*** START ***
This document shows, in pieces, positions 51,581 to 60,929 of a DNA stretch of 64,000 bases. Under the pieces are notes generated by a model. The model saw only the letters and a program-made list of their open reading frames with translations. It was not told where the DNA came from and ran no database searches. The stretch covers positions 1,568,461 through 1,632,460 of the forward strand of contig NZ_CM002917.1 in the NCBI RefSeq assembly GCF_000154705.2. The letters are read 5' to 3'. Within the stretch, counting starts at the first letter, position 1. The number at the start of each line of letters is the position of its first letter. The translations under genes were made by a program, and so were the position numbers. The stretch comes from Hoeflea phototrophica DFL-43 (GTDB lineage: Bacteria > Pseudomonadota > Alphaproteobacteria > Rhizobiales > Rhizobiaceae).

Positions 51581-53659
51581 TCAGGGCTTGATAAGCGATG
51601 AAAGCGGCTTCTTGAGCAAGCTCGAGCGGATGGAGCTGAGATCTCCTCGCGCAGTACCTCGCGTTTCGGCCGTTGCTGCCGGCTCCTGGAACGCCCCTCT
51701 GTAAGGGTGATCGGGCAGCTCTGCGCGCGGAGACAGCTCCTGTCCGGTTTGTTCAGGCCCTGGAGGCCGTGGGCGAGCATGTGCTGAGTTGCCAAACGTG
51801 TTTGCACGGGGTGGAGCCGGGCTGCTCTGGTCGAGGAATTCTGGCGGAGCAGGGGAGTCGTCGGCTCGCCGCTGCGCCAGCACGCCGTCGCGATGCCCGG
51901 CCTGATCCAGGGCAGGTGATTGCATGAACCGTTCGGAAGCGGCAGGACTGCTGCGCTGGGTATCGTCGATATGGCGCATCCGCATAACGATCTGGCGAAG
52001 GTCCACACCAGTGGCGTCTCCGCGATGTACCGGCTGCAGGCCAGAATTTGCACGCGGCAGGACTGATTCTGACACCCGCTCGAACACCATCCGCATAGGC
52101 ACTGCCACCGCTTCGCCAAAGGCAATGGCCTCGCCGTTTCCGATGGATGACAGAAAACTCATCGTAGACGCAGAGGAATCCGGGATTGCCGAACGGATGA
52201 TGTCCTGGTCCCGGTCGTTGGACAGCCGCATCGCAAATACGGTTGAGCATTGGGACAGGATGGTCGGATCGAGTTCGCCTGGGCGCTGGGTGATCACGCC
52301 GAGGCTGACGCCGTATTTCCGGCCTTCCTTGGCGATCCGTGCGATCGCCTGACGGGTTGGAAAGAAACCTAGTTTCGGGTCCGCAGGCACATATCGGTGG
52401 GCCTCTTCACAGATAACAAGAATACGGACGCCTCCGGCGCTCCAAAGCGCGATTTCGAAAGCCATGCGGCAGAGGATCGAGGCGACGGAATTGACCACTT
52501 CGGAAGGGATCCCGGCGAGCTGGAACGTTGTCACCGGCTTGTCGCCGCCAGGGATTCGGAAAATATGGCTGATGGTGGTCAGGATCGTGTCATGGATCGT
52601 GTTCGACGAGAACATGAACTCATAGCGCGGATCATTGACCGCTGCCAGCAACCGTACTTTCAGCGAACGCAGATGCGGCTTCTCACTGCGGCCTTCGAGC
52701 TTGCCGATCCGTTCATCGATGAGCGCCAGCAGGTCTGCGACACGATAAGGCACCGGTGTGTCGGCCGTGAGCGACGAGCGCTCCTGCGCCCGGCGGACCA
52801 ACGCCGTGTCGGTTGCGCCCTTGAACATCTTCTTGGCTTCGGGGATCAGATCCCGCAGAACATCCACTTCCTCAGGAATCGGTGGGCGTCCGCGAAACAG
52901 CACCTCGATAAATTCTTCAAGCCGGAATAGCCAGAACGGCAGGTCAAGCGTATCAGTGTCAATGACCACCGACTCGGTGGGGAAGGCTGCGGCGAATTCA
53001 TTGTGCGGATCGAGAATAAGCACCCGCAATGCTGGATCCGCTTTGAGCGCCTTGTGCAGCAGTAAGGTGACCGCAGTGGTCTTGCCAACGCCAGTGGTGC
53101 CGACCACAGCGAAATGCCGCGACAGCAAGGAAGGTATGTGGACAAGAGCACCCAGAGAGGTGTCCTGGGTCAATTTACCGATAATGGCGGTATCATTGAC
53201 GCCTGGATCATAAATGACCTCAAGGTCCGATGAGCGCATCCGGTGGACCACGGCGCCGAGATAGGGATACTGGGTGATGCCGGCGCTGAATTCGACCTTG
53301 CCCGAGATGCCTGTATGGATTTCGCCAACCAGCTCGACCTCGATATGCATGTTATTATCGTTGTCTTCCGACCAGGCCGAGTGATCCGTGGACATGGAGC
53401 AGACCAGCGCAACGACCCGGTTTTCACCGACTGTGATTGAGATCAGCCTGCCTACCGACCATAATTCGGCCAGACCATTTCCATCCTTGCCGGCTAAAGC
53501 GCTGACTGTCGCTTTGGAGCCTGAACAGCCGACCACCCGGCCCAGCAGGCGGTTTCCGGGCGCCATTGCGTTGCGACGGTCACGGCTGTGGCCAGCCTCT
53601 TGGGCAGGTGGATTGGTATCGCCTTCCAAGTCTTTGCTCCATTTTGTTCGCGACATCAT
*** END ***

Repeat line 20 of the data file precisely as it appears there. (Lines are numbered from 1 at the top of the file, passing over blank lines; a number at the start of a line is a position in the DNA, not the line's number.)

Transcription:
53201 GCCTGGATCATAAATGACCTCAAGGTCCGATGAGCGCATCCGGTGGACCACGGCGCCGAGATAGGGATACTGGGTGATGCCGGCGCTGAATTCGACCTTG